Of course, this heightens appreciation for the things that do not change.

My best friend, although recently named a "Doctor" by the psychology department at St. John's University, is still the loving, supportive, fun, Irish-German-but-becoming-Italian girl that I can talk to about anything. Her extended family, who have welcomed me into their lives, have developed and ended relationships, acquired new jobs, given birth to more children. But their homes are still the loving havens that they were when I left.

The family I work for is growing; everyone is one year farther along in school, a bit taller, a little more mature around the eyes. Andrew has a walker now that allows him to really move around and use his leg muscles. But he still laughs hysterically at my feeble quips, and wants to talk about Disney movies well past bedtime.

The children I used to babysit on weekends are looking forward to seeing me tonight, after a 5-month hiatus. I emailed their mother this morning, assuring her that I would love to come, despite some head-cold issues the household is having. This is the email I got in reply:
"Oh, if you could have seen the two girls dancing with delight as I read your e-mail out loud to them. (Jason and the boys are out running errands or they would surely be dancing too)." I'm sure there will be plenty of vertical growth there, as well, accelerated by their sunshine-filled family vacations. But I take pleasure in the knowledge that we will likely have Uncle Joe's take-out pizza for dinner, and the two oldest will chat my ear off about their summer adventures, and eagerly soak up my stories from home. The little 6 year-old will resist going to bed, and the smallest son will capture my heart with his sweet smiles.

My wonderful spiritual director, although in a different parish, is the same priest with the same gentleness and loving guidance. Today he reminded me (again) that for me and for who I am, a true union of human hearts presupposes that the other's heart is sincerely in love with Christ through His Church. Fr. PNC was firm, but expressed his point in such a gentle, fatherly way that I found myself agreeing with him from beginning to end--including the necesary conclusion. Small ouch, but again, I'm moving on.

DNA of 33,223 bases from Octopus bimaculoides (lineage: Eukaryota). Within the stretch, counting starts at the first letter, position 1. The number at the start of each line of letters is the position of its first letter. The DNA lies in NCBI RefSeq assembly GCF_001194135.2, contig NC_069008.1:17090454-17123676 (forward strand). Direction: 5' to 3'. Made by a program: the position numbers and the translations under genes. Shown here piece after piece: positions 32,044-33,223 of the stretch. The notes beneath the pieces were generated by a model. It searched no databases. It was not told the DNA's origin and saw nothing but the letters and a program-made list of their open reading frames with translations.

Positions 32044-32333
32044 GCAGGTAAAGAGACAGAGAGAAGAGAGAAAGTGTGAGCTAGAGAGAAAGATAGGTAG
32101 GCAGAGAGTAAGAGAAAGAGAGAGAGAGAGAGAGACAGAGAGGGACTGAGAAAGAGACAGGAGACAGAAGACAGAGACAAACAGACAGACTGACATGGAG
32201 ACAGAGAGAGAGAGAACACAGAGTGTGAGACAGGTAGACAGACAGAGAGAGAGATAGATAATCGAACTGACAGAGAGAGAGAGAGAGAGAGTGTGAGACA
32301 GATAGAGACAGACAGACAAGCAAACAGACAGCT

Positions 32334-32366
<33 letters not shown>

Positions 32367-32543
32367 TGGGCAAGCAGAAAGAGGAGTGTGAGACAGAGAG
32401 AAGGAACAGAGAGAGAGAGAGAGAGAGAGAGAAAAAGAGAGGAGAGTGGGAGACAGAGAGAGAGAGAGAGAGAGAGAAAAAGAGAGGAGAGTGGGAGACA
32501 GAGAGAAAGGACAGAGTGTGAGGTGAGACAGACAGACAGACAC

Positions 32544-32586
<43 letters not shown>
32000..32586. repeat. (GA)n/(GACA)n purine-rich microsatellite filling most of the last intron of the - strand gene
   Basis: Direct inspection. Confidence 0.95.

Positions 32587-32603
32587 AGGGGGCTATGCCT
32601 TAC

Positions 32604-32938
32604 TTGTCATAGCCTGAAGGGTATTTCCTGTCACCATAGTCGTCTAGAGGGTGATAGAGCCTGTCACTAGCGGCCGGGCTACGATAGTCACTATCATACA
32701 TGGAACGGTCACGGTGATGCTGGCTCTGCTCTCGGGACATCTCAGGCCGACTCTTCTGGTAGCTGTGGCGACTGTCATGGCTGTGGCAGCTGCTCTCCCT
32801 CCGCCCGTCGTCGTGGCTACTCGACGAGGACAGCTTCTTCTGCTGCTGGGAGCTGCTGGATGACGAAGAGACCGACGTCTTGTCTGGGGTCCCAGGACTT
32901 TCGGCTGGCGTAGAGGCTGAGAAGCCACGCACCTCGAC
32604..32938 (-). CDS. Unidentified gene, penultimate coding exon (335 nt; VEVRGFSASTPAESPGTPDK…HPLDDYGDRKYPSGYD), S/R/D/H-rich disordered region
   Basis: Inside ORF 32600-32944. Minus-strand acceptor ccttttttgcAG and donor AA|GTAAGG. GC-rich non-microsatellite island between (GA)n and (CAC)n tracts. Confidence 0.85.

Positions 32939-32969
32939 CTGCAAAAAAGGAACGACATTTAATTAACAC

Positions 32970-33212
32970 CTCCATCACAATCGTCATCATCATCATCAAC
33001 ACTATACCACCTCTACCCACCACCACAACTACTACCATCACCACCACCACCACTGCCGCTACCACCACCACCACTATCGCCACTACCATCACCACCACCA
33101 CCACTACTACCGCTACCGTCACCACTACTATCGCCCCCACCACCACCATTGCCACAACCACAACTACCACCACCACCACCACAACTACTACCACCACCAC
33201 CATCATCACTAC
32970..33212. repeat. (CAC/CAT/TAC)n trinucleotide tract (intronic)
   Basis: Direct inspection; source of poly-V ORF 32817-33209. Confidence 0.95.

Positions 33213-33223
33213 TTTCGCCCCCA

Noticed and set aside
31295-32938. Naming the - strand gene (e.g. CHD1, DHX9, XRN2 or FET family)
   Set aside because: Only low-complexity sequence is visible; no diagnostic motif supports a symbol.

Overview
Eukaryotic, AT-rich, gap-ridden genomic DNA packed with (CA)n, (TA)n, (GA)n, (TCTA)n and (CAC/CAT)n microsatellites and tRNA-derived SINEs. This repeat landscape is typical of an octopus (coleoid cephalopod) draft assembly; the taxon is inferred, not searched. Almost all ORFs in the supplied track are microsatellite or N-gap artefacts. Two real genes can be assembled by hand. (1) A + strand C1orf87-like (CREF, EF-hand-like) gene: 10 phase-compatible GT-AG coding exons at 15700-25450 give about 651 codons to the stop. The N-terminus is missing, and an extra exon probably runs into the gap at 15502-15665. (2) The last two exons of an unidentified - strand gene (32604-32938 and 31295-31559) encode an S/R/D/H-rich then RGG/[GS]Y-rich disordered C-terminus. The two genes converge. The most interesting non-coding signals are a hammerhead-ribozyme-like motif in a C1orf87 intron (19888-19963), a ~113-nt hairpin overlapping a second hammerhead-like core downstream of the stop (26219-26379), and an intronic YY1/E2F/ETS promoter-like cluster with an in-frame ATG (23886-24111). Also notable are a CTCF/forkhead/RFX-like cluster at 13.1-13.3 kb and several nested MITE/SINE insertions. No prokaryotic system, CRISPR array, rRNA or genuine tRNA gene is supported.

My roommates are friends of mine from the program. So we've been school buddies for two years now--going on three. I finally get to live with them, which inevitably reveals other sides of ourselves to one another. I laughed when one of them told me she didn't think of me as a morning person--she was under the impression that I'd like to sleep in all day, everyday, if I could. That's one impression that isn't going to take long to change! She also thinks of me whenever she sees this commercial, so wonders never cease... :)

I saw another old friend for breakfast this morning--the sole returning teacher for some families in the parish--along with a "new" friend, who is also teaching this year. Some of the children have gone on to high school, but most are still part of the Academy. And I look forward to hearing new stories with familiar names and circumstances.

Funny thing, how in a way it's the same, and in another way, completely new.

Like a river.

Wednesday, September 13, 2006

"Making Friends"

My CI (clinical instructor) this summer would use this term a lot when he was "backing off" a particularly uncomfortable manual treatment, or when he was providing a soothing, or pain-relieving treatment.
For example, taking someone's shoulder movement through the maximum available range (to the point of pain) almost always elicited at least an "Argh" from the patient. After doing a series of mobilizations to effect the greatest range for the day, my CI would then immediately revert to gentle oscillations--which does relieve pain through stimulation of the joint's mechanoreceptors--and announce, "and now I'm making friends."

But in this case, I am using the term "making friends" in reference to my bed. Already, in barely the third week of September, I am returning to the school-year pattern of daily excited anticipation about my time spent sleeping in bed at night. How sad--looking so forward to rest. I don't want to wish my last semester away, really.

I have spent the greater part of the evening figuring out international adoption regulations, as well as healthcare insurance policy for adoptive children of such circumstances. This research has led me to 4 conclusions:
1. There are a lot of beautiful children all over the world that I would now like to adopt.
2. My bed is really soft and warm and inviting.
3. Children who are adopted from overseas are legally covered under their adoptive parents' health insurance.